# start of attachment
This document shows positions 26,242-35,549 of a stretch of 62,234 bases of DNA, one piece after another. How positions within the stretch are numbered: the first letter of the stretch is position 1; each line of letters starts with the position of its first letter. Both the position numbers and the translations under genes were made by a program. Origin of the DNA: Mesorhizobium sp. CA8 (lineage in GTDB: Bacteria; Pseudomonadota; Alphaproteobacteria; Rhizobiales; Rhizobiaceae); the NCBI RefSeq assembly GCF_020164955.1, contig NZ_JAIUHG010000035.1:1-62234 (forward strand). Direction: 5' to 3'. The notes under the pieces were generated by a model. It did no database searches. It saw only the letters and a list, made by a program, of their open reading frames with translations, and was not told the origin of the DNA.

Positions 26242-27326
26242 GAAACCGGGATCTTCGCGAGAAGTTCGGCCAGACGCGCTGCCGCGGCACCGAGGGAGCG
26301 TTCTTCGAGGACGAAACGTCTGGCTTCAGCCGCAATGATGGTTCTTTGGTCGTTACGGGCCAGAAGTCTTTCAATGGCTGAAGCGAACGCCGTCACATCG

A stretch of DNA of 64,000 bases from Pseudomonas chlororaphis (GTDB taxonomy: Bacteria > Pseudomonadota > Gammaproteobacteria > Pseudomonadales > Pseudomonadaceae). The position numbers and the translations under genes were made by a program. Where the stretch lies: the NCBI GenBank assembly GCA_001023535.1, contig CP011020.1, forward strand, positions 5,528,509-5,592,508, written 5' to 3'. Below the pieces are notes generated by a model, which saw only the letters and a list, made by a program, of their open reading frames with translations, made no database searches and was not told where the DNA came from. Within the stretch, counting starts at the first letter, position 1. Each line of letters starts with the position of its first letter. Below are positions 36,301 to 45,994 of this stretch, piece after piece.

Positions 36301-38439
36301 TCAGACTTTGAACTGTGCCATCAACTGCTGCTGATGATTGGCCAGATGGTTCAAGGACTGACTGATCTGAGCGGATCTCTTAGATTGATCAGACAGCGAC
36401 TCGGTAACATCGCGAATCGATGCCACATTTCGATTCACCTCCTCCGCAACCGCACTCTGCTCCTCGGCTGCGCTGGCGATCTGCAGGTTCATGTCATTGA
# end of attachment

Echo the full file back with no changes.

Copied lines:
This document shows positions 26,242-35,549 of a stretch of 62,234 bases of DNA, one piece after another. How positions within the stretch are numbered: the first letter of the stretch is position 1; each line of letters starts with the position of its first letter. Both the position numbers and the translations under genes were made by a program. Origin of the DNA: Mesorhizobium sp. CA8 (lineage in GTDB: Bacteria; Pseudomonadota; Alphaproteobacteria; Rhizobiales; Rhizobiaceae); the NCBI RefSeq assembly GCF_020164955.1, contig NZ_JAIUHG010000035.1:1-62234 (forward strand). Direction: 5' to 3'. The notes under the pieces were generated by a model. It did no database searches. It saw only the letters and a list, made by a program, of their open reading frames with translations, and was not told the origin of the DNA.

Positions 26242-27326
26242 GAAACCGGGATCTTCGCGAGAAGTTCGGCCAGACGCGCTGCCGCGGCACCGAGGGAGCG
26301 TTCTTCGAGGACGAAACGTCTGGCTTCAGCCGCAATGATGGTTCTTTGGTCGTTACGGGCCAGAAGTCTTTCAATGGCTGAAGCGAACGCCGTCACATCG

A stretch of DNA of 64,000 bases from Pseudomonas chlororaphis (GTDB taxonomy: Bacteria > Pseudomonadota > Gammaproteobacteria > Pseudomonadales > Pseudomonadaceae). The position numbers and the translations under genes were made by a program. Where the stretch lies: the NCBI GenBank assembly GCA_001023535.1, contig CP011020.1, forward strand, positions 5,528,509-5,592,508, written 5' to 3'. Below the pieces are notes generated by a model, which saw only the letters and a list, made by a program, of their open reading frames with translations, made no database searches and was not told where the DNA came from. Within the stretch, counting starts at the first letter, position 1. Each line of letters starts with the position of its first letter. Below are positions 36,301 to 45,994 of this stretch, piece after piece.

Positions 36301-38439
36301 TCAGACTTTGAACTGTGCCATCAACTGCTGCTGATGATTGGCCAGATGGTTCAAGGACTGACTGATCTGAGCGGATCTCTTAGATTGATCAGACAGCGAC
36401 TCGGTAACATCGCGAATCGATGCCACATTTCGATTCACCTCCTCCGCAACCGCACTCTGCTCCTCGGCTGCGCTGGCGATCTGCAGGTTCATGTCATTGA